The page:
Using Gypsum and Other Calcium Amendments in Southwestern Soils
Soil aggregate formation and stability, the primary features of soil structure, are two of the most important manageable soil physical properties. Water, air, and roots primarily move between soil aggregates, which are clumps of soil particles cemented together. The pores between aggregates are fairly large, whereas the pores between particles within aggregates are often too small for effective water movement or root penetration, and sometimes even too small for bacteria to enter. In all but the sandiest soils, good aggregate structure is required for adequate root penetration, water infiltration, air exchange, and soil drainage.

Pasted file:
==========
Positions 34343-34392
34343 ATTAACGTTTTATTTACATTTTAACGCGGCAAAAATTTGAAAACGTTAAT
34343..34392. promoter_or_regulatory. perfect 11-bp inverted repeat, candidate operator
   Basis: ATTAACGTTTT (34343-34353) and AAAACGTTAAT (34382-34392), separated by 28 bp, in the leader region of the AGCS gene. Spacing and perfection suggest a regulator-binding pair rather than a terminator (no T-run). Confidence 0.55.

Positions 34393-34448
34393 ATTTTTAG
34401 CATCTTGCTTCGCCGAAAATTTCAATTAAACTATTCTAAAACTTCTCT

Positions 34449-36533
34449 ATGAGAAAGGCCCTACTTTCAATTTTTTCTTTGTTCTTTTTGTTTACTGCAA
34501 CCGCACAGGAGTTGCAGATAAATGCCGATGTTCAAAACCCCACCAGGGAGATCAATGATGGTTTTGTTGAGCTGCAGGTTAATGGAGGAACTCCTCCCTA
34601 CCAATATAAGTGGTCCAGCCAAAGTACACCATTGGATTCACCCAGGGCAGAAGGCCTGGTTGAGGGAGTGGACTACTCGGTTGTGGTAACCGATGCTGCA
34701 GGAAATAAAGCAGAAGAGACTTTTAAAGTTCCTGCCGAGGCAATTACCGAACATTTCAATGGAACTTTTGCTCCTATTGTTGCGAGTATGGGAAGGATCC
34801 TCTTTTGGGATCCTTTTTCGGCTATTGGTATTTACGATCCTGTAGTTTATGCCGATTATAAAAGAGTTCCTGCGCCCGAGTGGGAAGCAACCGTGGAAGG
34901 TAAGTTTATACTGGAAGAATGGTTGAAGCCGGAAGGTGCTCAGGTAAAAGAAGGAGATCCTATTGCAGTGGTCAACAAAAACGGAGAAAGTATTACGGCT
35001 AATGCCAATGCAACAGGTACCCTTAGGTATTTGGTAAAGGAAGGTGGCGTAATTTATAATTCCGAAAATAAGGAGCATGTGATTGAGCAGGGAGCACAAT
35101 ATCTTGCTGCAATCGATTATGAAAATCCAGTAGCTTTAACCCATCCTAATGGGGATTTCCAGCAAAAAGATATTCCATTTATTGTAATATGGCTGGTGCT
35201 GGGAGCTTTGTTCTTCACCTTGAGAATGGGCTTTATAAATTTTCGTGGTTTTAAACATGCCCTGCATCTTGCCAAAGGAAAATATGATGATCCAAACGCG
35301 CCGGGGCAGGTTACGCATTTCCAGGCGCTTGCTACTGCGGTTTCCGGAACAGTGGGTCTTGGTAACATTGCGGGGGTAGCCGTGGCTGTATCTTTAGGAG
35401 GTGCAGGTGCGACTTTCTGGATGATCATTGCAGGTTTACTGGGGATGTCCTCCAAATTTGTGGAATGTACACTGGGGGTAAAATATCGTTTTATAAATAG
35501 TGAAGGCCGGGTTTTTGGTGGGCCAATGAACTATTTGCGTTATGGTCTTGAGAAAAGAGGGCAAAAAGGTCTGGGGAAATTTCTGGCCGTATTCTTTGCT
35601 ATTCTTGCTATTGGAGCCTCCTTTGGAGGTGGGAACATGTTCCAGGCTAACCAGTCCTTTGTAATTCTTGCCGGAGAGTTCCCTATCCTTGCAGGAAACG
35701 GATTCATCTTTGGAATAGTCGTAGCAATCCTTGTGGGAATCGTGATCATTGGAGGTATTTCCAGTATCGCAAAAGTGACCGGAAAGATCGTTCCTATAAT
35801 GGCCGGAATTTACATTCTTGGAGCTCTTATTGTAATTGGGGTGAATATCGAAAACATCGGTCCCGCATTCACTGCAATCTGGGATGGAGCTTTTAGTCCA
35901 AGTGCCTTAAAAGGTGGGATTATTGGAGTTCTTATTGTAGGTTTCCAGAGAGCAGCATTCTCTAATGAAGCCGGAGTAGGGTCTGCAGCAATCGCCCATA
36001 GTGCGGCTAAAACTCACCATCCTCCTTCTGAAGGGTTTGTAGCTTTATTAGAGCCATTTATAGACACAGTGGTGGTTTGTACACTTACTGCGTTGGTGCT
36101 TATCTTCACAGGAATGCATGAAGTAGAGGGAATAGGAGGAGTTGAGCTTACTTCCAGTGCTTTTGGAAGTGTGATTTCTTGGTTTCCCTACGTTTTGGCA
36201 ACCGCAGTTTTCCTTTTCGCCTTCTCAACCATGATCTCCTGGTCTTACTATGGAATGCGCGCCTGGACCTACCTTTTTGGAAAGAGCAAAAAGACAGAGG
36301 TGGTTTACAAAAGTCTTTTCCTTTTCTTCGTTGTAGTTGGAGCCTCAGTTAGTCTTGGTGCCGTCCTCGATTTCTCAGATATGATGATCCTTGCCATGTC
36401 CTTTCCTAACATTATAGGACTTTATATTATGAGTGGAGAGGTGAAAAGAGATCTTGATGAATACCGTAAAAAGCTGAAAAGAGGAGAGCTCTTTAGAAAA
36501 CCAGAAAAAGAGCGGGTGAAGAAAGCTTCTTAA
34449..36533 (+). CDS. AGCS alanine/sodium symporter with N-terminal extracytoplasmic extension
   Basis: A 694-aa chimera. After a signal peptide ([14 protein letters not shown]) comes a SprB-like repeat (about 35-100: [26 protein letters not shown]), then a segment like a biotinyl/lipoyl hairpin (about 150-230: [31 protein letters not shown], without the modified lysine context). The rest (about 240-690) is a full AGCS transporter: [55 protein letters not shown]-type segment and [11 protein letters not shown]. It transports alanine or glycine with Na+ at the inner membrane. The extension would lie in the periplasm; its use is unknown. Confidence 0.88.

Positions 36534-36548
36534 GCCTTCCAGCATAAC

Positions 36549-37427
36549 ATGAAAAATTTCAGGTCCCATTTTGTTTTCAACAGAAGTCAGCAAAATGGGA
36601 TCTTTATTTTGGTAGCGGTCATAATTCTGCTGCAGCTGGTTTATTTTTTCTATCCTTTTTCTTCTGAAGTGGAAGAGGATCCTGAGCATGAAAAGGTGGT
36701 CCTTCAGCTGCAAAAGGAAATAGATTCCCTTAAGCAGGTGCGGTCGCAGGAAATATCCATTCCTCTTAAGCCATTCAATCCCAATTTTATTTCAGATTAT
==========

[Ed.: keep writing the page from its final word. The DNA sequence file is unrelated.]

Revised 8/2012. Originally published: 2006.AZ1413-2012
- soil aggregates
- soil particles